Why is there so much fuss about Jamal Khashoggi, a Saudi journalist for the Washington Post seen walking into but not out of the Saudi Arabian consulate in Istanbul? The suggestion and probable reality is that he has been killed.
The fuss surely isn’t about him being a journalist who has been murdered for what he reports, as unfortunately that’s not uncommon. The Committee to Protect Journalists lists 44 other journalists being murdered so far in 2018 and 46 in 2017, with names and details supplied as to who they were and what happened. The International Federation of Journalists suggests larger numbers have been killed, with 82 in 2017 and 73 so far in 2018. There are at least about 100 journalists killed in just the last two years, and these have not been prominent in the news despite even collegial support and even self-interest. There must be another reason.
It has been suggested there is an unwillingness to upset the Saudi community and their lovely oil supply. There is no proof to date of any involvement apart from the location where he was seen last. There is, however, also no evidence that provides an alibi, another sighting or any contact in over a week, so it is likely that he won’t be reporting on anyone in the Saudi royal family nor condemning them again. This suggests foul play, and the international community should step up to investigate, act and protect journalists.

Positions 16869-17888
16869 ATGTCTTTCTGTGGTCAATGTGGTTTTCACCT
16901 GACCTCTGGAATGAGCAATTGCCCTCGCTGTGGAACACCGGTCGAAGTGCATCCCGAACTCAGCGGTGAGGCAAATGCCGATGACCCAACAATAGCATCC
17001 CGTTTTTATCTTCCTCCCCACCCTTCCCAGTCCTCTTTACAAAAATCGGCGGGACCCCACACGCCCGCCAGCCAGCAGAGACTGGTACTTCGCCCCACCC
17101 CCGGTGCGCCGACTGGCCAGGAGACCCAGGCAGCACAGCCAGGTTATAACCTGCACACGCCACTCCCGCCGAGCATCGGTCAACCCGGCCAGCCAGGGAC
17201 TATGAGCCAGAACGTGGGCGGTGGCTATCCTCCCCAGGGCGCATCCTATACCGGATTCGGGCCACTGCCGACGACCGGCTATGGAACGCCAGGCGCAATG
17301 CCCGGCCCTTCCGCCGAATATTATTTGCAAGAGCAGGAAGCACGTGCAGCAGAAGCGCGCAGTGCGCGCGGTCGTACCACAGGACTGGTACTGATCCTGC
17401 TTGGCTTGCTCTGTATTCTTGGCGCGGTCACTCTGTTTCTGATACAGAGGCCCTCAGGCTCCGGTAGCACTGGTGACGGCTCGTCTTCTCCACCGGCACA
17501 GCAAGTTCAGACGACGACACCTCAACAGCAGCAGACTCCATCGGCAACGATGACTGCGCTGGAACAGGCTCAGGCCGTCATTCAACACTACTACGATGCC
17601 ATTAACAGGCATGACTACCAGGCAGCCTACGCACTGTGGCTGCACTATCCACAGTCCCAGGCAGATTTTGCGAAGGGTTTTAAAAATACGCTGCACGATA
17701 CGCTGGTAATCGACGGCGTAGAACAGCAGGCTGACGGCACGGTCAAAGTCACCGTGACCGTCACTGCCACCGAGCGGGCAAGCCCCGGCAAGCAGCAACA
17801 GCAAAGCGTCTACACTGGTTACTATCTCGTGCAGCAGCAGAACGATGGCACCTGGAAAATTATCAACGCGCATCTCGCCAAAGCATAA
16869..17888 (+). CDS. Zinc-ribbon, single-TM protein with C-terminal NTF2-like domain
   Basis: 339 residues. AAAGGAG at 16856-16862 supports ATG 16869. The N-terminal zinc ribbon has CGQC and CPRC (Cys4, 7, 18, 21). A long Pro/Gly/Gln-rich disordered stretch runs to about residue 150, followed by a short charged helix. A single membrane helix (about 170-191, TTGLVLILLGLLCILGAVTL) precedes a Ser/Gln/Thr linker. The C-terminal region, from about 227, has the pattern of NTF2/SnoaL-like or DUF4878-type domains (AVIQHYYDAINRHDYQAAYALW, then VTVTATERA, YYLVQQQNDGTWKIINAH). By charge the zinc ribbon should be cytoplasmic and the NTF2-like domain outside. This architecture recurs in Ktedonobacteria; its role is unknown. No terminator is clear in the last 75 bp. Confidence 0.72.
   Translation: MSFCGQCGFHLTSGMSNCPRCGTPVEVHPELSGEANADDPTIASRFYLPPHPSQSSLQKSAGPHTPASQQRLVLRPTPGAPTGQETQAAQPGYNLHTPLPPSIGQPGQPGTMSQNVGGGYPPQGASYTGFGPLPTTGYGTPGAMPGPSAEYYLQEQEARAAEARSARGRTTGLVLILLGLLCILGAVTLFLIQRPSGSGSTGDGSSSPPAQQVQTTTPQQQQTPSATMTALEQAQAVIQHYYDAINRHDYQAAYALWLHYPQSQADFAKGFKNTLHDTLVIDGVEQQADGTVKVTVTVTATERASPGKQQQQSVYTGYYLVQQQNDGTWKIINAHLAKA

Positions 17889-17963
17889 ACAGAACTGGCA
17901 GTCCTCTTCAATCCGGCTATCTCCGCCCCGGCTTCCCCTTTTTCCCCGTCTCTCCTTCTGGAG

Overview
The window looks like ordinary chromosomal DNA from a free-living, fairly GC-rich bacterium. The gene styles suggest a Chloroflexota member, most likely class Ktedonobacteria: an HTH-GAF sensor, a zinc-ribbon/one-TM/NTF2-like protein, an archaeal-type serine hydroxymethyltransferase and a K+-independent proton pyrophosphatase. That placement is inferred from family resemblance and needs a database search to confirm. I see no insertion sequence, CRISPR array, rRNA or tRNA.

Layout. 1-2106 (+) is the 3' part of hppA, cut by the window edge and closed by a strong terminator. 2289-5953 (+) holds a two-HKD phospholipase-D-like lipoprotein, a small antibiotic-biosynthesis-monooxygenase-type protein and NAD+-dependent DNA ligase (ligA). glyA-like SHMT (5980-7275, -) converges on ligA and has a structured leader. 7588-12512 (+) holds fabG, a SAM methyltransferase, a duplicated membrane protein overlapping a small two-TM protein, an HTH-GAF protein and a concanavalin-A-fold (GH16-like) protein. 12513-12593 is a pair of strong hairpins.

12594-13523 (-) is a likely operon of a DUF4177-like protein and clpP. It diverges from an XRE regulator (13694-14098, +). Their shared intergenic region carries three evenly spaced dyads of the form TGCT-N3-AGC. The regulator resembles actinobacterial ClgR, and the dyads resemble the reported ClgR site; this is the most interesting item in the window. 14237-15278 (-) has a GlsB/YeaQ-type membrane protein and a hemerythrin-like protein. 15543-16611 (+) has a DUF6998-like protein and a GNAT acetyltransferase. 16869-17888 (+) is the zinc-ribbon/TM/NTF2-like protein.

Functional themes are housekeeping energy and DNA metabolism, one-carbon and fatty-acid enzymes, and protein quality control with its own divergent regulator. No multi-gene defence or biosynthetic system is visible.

When journalists are killed, freedom of speech is diminished and true freedom comes under attack and this is never acceptable. Protect the journalists.